The baby ads that follow you around online after a miscarriage are traumatizing

A new tool aims to help block those triggering ads while you're mourning a loss.

The baby ads that follow you around online after a miscarriage are traumatizing

Photo: iStock/skynesher

We've all searched a product online only to be targeted by similar ads for weeks to come, and while seeing the hair dryer you recently googled is annoying and creepy, it's easy to gloss over. But if you've had a miscarriage, you know just how heartbreaking it can be when ads for cribs and onesies follow you around the internet for months after your loss. This is something that an important new initiative out of Toronto’s Sunnybrook Hospital is hoping to change.

Many expectant parents start researching and planning for their new arrival as soon as they find out they’re pregnant, with ad networks collecting data from each search in order to send ads of similar products for up to 540 days (the maximum amount of time an individual can be “remarketed”). This means baby ads can follow you for more than a year after a loss, which is not only extremely triggering but can also prolong the grieving process. To help protect parents, Sunnybrook's Pregnancy and Infant Loss (PAIL) network introduced an ingenious new tool in mid-June as part of the #UnsilenceTheConversation campaign: the Baby Ad Opt-Out.

The opt-out tool is a browser plugin that can be installed on your computer and phone from the #UnsilenceTheConversation website. Once downloaded, you can open the browser extension to get instructions on how to update your advertising settings and unsubscribe from any parenting and baby-related ads. You can select which platforms (Facebook, YouTube, Instagram, Twitter and/or email) you'd like the opt-out to apply to, but each platform must be done individually. Although this may sound tedious, it's actually quite simple and only takes about a minute per platform. “This will hopefully give people the ability to start their grieving process more easily and gain support," says Heather Ricard, a volunteer with PAIL and mother of two living and one deceased child. "Without it, you would be too scared to go online because you didn’t know what was going to pop up.”

And while the #UnsilenceTheConversation initiative hopes to shield bereaved parents from insensitive ads, it also hopes to make the subject of pregnancy loss less taboo. After all, 1 in 4 pregnancies end in loss, but the fact that so few people talk about it makes it harder for those struggling to cope and grieve. According to PAIL program manager Michelle LaFontaine, the campaign is "a way to invite people into the conversation about pregnancy and infant loss.”

By normalizing this conversation, Ricard hopes that parents will be able to gain support earlier in their pregnancy and become more aware of the possibility of a loss. People tend to wait until their second trimester to share that they're pregnant for fear of losing the baby and having to explain this to everyone they told. “It’s kind of become a new trend to hold off on your pregnancy announcement, which is super sad!" she says. “People should be excited from the get-go, but instead, we close that off to try and avoid the headache and pain of [having]."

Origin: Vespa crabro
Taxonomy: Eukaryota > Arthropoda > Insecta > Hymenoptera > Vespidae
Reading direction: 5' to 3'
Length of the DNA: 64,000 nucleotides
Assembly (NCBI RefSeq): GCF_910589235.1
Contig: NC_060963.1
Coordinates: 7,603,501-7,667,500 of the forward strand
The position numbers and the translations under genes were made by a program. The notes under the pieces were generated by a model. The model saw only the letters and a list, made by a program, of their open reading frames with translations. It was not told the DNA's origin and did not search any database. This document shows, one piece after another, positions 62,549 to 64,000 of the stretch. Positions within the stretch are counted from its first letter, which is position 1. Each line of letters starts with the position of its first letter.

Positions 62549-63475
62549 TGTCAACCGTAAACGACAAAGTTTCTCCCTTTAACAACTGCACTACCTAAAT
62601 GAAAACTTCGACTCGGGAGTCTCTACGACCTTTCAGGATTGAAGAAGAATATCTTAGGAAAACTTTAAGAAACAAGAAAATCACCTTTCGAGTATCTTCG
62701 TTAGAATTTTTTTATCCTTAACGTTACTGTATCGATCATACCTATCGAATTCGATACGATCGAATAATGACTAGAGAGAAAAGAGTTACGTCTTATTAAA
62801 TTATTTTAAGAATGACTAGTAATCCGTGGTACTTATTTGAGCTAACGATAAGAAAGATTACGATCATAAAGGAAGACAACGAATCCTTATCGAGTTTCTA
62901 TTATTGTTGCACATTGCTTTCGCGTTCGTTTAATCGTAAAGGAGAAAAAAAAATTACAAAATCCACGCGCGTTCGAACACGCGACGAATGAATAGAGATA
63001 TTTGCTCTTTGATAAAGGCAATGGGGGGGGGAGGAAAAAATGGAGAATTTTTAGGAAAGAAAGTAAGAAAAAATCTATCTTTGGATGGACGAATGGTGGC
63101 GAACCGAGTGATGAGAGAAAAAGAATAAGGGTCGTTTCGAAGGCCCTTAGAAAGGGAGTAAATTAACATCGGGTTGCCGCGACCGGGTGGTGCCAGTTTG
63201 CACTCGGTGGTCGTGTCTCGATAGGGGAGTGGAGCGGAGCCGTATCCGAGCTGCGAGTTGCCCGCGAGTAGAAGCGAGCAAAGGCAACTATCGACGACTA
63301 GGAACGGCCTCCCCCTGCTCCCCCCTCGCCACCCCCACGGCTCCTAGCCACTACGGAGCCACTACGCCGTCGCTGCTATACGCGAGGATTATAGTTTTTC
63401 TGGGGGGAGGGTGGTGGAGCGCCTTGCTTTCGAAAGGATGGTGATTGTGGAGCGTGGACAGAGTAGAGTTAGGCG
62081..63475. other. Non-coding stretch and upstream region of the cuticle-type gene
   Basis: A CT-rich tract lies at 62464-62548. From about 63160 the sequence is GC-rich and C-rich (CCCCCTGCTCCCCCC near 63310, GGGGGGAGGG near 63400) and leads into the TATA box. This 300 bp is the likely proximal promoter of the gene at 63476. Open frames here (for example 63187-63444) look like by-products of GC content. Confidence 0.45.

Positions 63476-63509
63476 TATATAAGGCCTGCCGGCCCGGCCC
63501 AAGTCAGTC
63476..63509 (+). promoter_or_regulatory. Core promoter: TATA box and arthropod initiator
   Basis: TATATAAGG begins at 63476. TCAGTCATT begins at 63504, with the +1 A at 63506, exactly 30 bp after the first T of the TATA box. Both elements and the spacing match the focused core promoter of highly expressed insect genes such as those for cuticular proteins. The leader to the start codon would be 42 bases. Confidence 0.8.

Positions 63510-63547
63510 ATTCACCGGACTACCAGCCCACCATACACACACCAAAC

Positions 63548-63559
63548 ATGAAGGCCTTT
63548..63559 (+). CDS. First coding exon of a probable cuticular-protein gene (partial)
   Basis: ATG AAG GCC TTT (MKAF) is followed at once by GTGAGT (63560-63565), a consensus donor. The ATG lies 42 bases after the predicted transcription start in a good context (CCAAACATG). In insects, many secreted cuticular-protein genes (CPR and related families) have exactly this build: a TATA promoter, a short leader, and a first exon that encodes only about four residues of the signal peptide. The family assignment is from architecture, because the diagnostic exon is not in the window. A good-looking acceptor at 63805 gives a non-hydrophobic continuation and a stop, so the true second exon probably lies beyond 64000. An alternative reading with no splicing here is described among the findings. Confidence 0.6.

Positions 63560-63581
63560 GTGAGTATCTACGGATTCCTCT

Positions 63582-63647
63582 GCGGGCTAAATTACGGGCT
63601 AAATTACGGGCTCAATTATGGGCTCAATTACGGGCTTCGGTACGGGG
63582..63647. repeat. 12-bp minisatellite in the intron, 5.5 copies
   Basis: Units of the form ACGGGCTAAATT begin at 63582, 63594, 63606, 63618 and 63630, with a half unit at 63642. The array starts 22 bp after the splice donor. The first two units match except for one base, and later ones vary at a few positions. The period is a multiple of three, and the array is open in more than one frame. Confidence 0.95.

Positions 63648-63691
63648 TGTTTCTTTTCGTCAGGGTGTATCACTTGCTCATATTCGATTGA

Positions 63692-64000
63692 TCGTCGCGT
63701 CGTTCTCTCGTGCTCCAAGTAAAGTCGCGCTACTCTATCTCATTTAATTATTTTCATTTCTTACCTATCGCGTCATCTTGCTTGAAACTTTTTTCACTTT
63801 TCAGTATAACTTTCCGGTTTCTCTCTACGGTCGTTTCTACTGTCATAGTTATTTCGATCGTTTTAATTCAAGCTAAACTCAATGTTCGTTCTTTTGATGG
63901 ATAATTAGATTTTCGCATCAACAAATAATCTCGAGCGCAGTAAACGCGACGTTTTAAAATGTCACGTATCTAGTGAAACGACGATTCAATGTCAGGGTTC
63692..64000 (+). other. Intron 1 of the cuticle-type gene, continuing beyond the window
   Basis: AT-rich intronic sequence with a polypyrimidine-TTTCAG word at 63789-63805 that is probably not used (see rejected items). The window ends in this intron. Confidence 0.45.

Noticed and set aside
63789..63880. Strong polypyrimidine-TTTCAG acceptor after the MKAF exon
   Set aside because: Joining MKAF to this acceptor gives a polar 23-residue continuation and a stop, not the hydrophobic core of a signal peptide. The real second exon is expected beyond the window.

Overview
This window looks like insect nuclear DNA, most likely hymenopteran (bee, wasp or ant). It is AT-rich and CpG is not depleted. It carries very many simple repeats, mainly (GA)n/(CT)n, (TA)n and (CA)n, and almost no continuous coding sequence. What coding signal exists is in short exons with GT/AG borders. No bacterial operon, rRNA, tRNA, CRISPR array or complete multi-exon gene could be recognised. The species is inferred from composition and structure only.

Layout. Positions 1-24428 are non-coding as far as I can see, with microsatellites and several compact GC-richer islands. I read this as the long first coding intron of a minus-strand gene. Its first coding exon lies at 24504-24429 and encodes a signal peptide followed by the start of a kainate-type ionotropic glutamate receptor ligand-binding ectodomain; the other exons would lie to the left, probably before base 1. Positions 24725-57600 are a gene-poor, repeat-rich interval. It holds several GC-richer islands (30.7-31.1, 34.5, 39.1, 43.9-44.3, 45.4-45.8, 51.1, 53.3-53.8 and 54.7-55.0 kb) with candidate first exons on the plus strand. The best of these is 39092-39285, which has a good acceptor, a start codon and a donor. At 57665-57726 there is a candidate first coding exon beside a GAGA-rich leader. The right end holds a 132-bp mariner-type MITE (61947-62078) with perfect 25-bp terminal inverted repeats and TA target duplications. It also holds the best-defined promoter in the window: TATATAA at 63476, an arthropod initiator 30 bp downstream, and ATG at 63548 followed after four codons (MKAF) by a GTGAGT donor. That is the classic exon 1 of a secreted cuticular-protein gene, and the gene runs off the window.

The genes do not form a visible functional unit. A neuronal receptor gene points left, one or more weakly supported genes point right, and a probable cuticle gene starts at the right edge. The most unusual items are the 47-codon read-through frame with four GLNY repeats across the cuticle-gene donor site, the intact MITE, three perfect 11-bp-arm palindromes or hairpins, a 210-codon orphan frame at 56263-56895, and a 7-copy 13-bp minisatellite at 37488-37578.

Another tool in the #UnsilenceTheConversation initiative is an Unbirth Announcement that can be shared on social media for anyone who is grieving a pregnancy loss but unsure how to tell their friends and family. This short video, which can be downloaded on the PAIL website, is intended to normalize the conversation around loss while offering an easy way to share the sad news.

PAIL also offers resources for friends and family unsure of how to help a loved one going through a loss. “Something that we always talk about is just being there and that it’s about presence, not perfection,” says LaFontaine. “There are no perfect words for you to say that will take their pain away. There’s nothing that you can do that will change what’s happening to them. So, just showing up and not having expectations of the bereaved person… and giving some concrete steps that you plan to take with that person.”

Ricard adds that it’s really important to be mindful when supporting someone who is going through a loss. “From the second you find out you’re pregnant, you have all sorts of life plans started in your head,” she says. “What will my baby look like? Will my baby be a doctor? A professional skier? Will they like music like me or wear glasses like their dad? These parents are no different, and no matter if they have their loss at seven weeks or at full term, the baby is still their child. So, just let them know that you’re there anytime and that speaking with you is a safe place.”


Now, thanks to Sunnybrook's innovative new opt-out tool, the internet can be a safer place for parents experiencing a loss.

This article was originally published on Jul 21, 2021

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